The basics of humidification systems

In a previous post on virus and humidification, I promised to discuss more about humidification systems.  In this post, I am going to discuss the basics of humidification systems.  Humidity is a measure of the moisture in the air.  Technically, the humidity that everyone is usually talking about, including the weather guys is relative humidity.  Every so often, the term absolute humidity sneaks out of the scientific and engineering circles into the public.  This is a different measurement of moisture in the air; but that is a subject for another day when I pretty much run out of other topics—and I do have a list.

Humidification systems are simply devices for putting moisture into the air.  In our area, we only want to put moisture in the air during the winter.  In the summer, we are more concerned with getting out of the air.  The reason that people want to humidify air is that the air in our homes is extremely dry during the winter.  Even though outdoor air during the winter may have what seems like a normal humidity level, when that air comes indoors and is heated, the relative humidity levels drop to levels seen in a desert—somewhere around 10%.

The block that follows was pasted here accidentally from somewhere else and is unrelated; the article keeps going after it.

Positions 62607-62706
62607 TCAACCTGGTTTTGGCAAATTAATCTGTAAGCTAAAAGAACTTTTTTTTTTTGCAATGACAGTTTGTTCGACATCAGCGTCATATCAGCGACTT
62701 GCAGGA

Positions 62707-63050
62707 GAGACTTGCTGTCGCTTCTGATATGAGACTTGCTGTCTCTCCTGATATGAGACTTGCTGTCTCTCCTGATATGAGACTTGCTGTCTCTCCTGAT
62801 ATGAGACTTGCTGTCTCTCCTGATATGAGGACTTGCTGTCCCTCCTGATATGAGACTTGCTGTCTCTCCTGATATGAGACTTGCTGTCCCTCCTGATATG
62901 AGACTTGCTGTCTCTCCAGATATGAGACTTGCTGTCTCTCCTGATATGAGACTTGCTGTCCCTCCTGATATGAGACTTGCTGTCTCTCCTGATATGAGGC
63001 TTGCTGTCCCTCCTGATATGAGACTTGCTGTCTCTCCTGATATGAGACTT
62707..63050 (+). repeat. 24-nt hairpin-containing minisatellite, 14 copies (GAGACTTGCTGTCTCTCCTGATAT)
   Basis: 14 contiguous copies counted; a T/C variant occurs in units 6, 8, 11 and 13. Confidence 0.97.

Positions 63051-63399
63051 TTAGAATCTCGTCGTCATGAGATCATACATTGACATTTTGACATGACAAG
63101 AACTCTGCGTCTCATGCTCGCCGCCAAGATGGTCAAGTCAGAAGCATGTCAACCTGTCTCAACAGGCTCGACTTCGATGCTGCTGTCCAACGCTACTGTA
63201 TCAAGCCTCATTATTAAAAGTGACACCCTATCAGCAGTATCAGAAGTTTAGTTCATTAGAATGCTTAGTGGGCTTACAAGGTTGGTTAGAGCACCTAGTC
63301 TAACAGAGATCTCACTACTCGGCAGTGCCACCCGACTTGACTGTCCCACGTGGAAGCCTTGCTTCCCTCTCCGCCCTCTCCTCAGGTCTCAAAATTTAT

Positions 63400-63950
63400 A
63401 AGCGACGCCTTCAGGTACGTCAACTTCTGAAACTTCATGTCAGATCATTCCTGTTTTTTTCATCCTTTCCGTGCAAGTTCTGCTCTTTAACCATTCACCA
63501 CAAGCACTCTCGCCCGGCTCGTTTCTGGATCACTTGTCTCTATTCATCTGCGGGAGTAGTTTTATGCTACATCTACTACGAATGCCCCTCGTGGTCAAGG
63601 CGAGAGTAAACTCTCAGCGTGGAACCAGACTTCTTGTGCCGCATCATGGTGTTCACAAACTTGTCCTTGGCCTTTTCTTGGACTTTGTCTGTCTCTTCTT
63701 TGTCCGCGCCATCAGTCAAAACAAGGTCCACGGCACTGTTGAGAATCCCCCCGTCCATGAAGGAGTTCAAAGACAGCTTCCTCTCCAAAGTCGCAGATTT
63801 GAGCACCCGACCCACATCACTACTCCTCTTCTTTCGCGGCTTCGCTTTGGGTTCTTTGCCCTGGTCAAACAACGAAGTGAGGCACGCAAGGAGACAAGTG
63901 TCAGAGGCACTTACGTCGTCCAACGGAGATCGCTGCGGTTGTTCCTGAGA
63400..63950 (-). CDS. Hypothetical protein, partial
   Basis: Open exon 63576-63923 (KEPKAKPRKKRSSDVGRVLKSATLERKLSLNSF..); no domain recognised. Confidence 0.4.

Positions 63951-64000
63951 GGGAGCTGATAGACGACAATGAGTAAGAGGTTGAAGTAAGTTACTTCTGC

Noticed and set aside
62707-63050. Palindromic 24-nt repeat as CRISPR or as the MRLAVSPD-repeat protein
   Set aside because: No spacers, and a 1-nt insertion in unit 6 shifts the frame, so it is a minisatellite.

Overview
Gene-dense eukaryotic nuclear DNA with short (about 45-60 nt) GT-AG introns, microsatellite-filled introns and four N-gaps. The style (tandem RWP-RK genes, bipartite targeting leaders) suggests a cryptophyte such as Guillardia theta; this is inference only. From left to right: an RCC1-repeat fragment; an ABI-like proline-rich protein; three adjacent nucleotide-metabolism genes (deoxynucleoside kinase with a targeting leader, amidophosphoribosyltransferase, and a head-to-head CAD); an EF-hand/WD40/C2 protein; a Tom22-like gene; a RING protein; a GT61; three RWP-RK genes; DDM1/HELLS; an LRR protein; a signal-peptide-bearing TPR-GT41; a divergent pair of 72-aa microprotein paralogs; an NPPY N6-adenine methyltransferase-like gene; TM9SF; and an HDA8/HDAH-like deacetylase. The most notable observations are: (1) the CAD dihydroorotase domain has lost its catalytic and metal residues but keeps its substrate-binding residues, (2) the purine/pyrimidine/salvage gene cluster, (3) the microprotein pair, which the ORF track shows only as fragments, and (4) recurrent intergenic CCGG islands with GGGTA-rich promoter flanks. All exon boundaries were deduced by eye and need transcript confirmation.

For homes, a homeowner has really two basic choices in humidification systems:  central and portable.  A central humidification system supplies water to the air going into or coming from the air handler.  The humidified air is then distributed to all areas of the home.

Central humidification systems typically are recognized as a plastic box mounted on a return air duct near the air handler as seen in the photo below.  However, I recently saw on system mounted on the supply air duct, which may have been the work of an installation instruction-challenged installer.

A typical central humidification system